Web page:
We also know that the War on Drugs has a lot to do with these inflated incarceration rates, and yet, ending the War on Drugs has been easier said than done. We are still suffering from puritanical attitudes about drug use.
Looking at the statistics, it appears that most of the jailing frenzy has been taking place in the states and not at the federal level. This tells us that the War on the War on Drugs either needs to be fought at the state level, or the federal government needs to pass some sweeping laws to override the excessive state laws. Given the state of our federal government, dominated as it is by Republicans, who generally have a harsh and unforgiving view of even victimless crime, don't look for anything from the feds for the foreseeable future.
But on the contrary, you will notice that during the 1990's, during President Bill Clinton's two terms, the incarceration numbers really skyrocketed. Would Hillary Clinton replicate what happened under her husband's presidency?
This story was produced by the Prison Policy Initiative.
Tracking State Prison Growth in 50 States
Briefing by Peter Wagner
Over the last three decades of the 20th century, the United States engaged in an unprecedented prison-building boom that has given our nation the highest incarceration rate in the world. Among people with experience in criminal justice policy matters, the “hockey stick curve” of the national incarceration rate is well known; but until now more detailed data on the incarceration rates for individual states has been harder to come by. This briefing fills the gap with a series of more than 100 graphs showing prison growth (and sometimes decline) for every state in the nation to encourage states to confront how their criminal policy choices undermine our national welfare.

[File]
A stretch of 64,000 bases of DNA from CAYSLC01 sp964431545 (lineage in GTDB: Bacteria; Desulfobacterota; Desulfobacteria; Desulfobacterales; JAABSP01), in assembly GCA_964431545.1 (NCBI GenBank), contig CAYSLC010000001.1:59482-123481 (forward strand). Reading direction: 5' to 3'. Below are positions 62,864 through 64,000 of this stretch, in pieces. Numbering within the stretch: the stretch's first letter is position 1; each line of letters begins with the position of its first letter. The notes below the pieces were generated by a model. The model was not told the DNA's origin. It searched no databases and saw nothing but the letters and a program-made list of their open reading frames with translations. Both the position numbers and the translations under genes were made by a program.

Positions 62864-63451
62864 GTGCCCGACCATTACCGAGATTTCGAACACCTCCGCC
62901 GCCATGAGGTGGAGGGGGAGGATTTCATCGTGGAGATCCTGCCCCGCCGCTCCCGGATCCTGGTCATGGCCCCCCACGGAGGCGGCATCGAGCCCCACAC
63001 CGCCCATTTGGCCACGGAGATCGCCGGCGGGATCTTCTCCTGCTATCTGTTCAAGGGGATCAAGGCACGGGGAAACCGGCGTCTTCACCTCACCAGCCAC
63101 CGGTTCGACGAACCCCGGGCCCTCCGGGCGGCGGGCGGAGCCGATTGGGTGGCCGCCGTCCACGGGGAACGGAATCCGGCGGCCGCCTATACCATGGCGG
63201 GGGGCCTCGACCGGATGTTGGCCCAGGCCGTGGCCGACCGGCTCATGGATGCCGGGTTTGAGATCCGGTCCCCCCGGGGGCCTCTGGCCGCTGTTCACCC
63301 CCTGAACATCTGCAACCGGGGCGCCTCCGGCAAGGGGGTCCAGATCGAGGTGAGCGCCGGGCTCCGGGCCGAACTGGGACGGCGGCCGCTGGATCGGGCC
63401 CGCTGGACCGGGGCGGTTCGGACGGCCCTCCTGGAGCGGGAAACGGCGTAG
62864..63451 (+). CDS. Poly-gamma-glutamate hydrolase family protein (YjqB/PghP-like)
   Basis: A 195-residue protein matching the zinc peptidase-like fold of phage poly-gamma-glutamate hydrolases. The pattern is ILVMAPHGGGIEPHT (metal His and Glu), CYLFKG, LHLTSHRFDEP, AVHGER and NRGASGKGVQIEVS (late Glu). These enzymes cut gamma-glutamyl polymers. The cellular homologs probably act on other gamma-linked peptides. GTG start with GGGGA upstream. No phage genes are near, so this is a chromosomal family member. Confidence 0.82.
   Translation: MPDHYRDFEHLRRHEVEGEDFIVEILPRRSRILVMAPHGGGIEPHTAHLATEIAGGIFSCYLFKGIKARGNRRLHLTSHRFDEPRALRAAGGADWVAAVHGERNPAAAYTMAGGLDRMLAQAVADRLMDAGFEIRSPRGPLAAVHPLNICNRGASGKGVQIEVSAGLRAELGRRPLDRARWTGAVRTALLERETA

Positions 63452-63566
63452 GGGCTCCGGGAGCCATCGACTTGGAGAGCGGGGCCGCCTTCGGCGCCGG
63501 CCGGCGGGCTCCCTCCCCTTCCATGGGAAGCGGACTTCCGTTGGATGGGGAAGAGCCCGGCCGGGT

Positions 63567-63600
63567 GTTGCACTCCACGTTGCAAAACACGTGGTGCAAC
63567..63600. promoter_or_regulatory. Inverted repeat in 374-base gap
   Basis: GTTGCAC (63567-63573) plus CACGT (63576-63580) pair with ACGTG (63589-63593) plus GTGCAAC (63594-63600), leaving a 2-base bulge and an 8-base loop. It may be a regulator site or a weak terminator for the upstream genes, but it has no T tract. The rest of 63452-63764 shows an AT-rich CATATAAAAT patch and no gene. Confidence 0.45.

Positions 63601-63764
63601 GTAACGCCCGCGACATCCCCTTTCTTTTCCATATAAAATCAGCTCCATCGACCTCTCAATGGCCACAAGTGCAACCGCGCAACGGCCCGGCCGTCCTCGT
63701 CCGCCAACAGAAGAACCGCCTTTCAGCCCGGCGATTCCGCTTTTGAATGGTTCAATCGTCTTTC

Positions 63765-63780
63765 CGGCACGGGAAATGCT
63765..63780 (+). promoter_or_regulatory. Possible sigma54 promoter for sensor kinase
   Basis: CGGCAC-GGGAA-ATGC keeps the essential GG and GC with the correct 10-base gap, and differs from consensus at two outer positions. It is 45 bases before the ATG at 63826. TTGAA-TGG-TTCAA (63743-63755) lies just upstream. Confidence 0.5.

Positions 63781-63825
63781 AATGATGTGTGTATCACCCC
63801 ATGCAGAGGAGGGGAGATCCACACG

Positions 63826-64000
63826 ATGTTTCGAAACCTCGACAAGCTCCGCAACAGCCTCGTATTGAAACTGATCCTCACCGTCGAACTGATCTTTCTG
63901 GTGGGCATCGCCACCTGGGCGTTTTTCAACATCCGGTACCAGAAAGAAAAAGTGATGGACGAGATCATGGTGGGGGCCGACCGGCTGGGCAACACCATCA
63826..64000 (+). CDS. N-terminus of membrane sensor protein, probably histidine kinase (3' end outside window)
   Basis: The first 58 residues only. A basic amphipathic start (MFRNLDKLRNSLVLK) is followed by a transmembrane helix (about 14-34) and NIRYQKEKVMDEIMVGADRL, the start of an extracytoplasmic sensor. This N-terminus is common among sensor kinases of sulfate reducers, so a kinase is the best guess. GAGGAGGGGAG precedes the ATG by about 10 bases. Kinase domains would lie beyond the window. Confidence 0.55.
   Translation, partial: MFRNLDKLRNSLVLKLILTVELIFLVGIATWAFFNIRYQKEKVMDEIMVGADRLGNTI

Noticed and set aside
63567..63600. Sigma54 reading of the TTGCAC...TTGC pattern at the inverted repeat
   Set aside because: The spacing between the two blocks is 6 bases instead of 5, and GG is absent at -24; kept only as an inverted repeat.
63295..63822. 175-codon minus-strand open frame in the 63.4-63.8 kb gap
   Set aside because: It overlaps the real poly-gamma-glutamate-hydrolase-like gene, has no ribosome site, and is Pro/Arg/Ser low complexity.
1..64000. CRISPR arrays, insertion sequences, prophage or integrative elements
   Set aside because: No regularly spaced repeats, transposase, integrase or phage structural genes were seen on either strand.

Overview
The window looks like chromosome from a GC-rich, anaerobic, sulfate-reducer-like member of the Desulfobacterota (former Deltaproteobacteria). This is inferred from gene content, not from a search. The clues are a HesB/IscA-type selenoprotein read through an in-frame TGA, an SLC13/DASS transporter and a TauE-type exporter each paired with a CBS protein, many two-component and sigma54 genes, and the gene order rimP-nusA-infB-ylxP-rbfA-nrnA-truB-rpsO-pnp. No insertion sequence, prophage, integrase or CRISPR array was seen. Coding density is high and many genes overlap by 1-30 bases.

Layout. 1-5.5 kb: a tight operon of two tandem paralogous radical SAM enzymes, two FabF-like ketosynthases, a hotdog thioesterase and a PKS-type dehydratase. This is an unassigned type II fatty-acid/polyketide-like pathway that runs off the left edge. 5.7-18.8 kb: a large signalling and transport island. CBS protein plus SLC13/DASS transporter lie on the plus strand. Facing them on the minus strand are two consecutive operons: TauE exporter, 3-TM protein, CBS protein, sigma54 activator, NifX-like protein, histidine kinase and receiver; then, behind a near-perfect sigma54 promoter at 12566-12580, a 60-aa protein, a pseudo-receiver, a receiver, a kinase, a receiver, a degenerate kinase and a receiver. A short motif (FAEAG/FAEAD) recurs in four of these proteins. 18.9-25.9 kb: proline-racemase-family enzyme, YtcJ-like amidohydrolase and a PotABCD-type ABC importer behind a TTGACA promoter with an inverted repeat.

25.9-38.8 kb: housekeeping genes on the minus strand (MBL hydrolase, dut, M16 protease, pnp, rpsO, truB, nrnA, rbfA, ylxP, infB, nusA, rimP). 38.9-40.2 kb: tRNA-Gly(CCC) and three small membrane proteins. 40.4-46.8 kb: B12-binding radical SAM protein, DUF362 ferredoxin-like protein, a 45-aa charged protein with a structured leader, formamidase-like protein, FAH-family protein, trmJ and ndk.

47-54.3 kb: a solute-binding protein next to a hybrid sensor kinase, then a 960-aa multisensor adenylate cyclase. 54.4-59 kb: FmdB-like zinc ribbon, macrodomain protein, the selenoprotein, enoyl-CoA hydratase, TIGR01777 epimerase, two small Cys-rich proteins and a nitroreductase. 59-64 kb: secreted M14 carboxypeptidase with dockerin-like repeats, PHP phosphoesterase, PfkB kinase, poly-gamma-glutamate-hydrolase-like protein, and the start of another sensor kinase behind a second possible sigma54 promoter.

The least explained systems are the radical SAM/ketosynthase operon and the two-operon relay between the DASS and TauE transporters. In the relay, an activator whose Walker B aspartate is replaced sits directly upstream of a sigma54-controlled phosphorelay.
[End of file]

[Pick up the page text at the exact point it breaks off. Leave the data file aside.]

Ending the U.S. experiment with mass incarceration requires us to focus on state policy because individual states are the most active incarcerating bodies in the nation:
|Figure 1: Graph showing the number of people (per 100,000 national population at that time) that is confined in state, local and federal correctional facilities from 1925 to the present. State prisons are the largest part. (See as raw numbers.)|
Most (57%) people incarcerated in the United States have been convicted of violating state law and are imprisoned in a state prison. Another 30% are confined in local jails — which are outside the scope of this briefing — generally either for minor violations of state law or because they are waiting to be tried for charges of violating state law. Federal-level policy directly accounts for only the 10% of people behind bars in the U.S.; they have either been convicted of violating a federal law or are being detained by the immigration authorities and are awaiting potential deportation to anther country.
In the aggregate, these state-level policy choices have been the largest driver of our unprecedented national experiment with mass incarceration, but not every state has contributed equally or consistently to this phenomenon. In the U.S.,each state is responsible for making its own policy choices about which people to lock up and how for long. We can’t end our nation’s experiment with mass incarceration without grappling with the wide variety of state-level criminal justice policies, practices and trends.
Take, for example, the below comparison in Figure 2 of the incarceration rate for the United States (in yellow) with data from five individual states (in orange). We can see that Minnesota has long been less likely to incarcerate than other states, but also, like the country as a whole, markedly increased its use of imprisonment in the late 20th century. On the other extreme, Alabama and Louisiana have consistently maintained above-average rates of incarceration, and their use of the prison continues to grow.
|Figure 2: Focusing on only the national trend obscures the large and varied differences in both the pace and direction of state changes over time.|
But another, contrary, trend is visible in figure 2: the recent rapid decline of imprisonment in the populous states of New York (starting in 1999) and California (beginning in 2006 and accelerating in 2009). The number of people incarcerated in those two states is so large that prison population changes within those states are, in large part, responsible for the recent drop in the national incarceration rate. So, while the United States incarceration rate has dropped for four years in a row, over that same time period 15 states have made policy choices that increased their individual incarceration rates.
Original is here with many more state-by-state graphs.